Real estate – will it run away?

By Accommodation Times News Services

I heard my father say that he never knew a piece of land run away or break. That is the wisdom
John Adam (the 2nd President of the United States) shared in his autobiography. While we do agree
with John Adam’s father literally, the question today is if the Indian realty will in fact not run away or
break metaphorically.

A sector, which by convention, was popular amongst the richest and aspired for by all… has it really

Since the foreign investments in the sector started pouring, the skyline in the most happening cities
in India is undergoing a change. Lately, the twin-effect of the global economic crisis and the socio-
political and economic issues that India is grappling with, have made investors and real estate buyers
wary. The sector also faces some inherent issues. The long-standing agenda of digitisation of land
records, standardised valuation mechanism and uniform stamp duty levies across the country, still
remains to be addressed.

As per the PwC and ULI report “Emerging Trends in Real Estate® Asia Pacific 2013”, rankings of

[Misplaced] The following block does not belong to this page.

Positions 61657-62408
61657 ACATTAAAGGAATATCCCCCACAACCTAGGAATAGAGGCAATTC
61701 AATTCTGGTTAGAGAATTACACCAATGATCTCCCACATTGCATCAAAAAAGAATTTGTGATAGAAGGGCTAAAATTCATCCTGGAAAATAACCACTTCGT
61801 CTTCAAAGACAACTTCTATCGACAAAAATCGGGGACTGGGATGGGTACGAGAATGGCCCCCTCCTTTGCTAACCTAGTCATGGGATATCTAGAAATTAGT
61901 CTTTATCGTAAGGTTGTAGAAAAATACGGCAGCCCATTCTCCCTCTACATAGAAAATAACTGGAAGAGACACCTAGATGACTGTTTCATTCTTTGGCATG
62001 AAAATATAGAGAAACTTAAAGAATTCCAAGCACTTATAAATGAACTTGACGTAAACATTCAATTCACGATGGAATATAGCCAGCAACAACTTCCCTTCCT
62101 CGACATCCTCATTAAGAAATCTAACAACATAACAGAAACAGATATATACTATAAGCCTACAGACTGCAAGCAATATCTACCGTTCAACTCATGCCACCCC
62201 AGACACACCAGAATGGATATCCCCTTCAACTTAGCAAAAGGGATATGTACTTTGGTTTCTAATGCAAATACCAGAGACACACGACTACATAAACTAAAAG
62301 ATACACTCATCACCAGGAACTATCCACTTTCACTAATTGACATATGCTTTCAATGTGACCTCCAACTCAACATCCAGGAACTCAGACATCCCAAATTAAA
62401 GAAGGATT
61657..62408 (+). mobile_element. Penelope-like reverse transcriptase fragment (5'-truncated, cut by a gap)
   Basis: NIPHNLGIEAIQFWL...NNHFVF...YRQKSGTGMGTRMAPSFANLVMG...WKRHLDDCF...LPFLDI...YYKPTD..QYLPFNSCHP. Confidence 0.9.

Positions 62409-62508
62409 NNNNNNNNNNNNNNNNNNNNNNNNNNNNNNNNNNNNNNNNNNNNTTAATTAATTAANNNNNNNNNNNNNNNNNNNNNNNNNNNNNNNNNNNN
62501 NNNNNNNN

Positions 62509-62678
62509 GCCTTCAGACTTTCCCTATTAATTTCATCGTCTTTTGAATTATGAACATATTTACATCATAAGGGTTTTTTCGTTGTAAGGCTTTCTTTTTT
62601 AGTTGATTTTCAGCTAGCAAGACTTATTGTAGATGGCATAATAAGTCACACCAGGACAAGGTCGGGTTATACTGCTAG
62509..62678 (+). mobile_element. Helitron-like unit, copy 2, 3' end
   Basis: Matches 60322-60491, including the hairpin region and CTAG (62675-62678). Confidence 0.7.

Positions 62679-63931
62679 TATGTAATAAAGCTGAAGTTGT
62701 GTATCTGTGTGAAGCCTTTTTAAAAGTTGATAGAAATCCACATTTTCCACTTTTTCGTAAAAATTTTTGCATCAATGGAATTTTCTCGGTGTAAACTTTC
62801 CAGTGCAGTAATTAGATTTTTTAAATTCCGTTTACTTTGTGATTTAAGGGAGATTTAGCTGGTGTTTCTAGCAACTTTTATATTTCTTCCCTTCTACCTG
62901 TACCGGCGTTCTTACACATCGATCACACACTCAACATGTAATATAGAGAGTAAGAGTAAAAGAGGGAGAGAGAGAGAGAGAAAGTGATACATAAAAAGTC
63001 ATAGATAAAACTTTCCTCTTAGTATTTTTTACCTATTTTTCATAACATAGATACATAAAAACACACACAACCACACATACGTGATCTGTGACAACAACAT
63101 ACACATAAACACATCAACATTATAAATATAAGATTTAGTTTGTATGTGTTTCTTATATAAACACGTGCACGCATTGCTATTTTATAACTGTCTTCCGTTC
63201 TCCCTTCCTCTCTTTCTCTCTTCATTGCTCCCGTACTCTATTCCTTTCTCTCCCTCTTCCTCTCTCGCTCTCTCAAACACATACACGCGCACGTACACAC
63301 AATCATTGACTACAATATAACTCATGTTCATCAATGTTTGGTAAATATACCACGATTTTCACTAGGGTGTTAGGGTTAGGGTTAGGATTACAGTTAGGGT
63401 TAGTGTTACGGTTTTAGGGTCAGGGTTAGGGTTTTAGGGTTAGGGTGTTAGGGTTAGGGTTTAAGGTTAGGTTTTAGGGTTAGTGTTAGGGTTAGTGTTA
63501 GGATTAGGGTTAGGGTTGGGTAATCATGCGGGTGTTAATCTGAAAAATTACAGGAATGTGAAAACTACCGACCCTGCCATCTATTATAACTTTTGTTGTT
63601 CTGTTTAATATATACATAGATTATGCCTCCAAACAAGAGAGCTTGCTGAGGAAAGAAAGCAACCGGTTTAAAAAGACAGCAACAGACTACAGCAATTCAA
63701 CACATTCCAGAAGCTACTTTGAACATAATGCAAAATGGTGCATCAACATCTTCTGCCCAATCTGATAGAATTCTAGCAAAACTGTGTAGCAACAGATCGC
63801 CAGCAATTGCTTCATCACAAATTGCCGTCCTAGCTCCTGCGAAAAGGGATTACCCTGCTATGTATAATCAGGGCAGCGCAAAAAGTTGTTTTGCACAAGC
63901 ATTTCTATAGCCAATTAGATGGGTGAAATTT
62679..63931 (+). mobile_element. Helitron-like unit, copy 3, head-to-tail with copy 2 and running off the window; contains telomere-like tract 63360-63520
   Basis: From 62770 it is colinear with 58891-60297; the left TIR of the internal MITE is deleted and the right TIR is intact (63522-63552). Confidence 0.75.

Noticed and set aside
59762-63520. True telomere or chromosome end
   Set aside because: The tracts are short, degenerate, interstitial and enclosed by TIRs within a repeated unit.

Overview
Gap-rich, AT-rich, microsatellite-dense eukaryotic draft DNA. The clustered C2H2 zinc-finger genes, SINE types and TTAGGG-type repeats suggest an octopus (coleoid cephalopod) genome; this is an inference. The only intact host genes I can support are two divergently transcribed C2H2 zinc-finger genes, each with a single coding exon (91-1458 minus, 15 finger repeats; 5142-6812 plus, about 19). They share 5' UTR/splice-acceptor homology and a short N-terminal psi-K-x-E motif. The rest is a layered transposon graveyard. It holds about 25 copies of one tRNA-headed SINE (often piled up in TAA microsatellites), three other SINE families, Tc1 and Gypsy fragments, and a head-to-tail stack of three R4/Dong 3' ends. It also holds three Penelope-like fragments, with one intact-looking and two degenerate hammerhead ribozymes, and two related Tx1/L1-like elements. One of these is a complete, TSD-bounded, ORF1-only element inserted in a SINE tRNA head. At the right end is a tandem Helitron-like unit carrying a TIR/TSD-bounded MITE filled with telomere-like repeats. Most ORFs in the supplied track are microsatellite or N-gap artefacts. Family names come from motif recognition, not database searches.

Bangalore, Mumbai, and Delhi have slipped sharply in the list of top investment and development
destinations in Asia Pacific. Nevertheless, India’s favourable demographics; inherent and latent
demand lightens this sector’s expedition. As per the report of India Ratings (part of Fitch Group
Company) released on 16 January 2013, outlook for the country’s real estate sector for 2013 has been
revised to “stable” from “negative”.

Policy changes pertaining to multi-brand retail and foreign debt for affordable housing are some of
the recent Government initiatives, but there is more required to lead the change…

Is the upcoming Budget an opportunity?

Solace may be brought to the transitioning Indian urbane, by increasing the limit for interest
deduction on housing loans and compressing the period of holding residential property to avail of
concessional tax rate on resale. Reintroduction of tax incentive for developers earlier available for
housing projects could spark the residential market.

On the capital markets side, implementation of Real Estate Investment Trust regulation will
permit retail and institutional money to be channelled into build-to-lease assets (like malls, SEZs,
commercial use assets). This will help the developers monetise such assets and release locked-in
funds for more projects.

Action on the policy front could be the tipping point that the sector is waiting for. In any case, the
Indian real estate sector has always been a marathon, so should the marathon be sprinted?

C0-authored by Bhairav Dalal, Associate Director, PwC and Divya Kumar, Senior Manager, PwC

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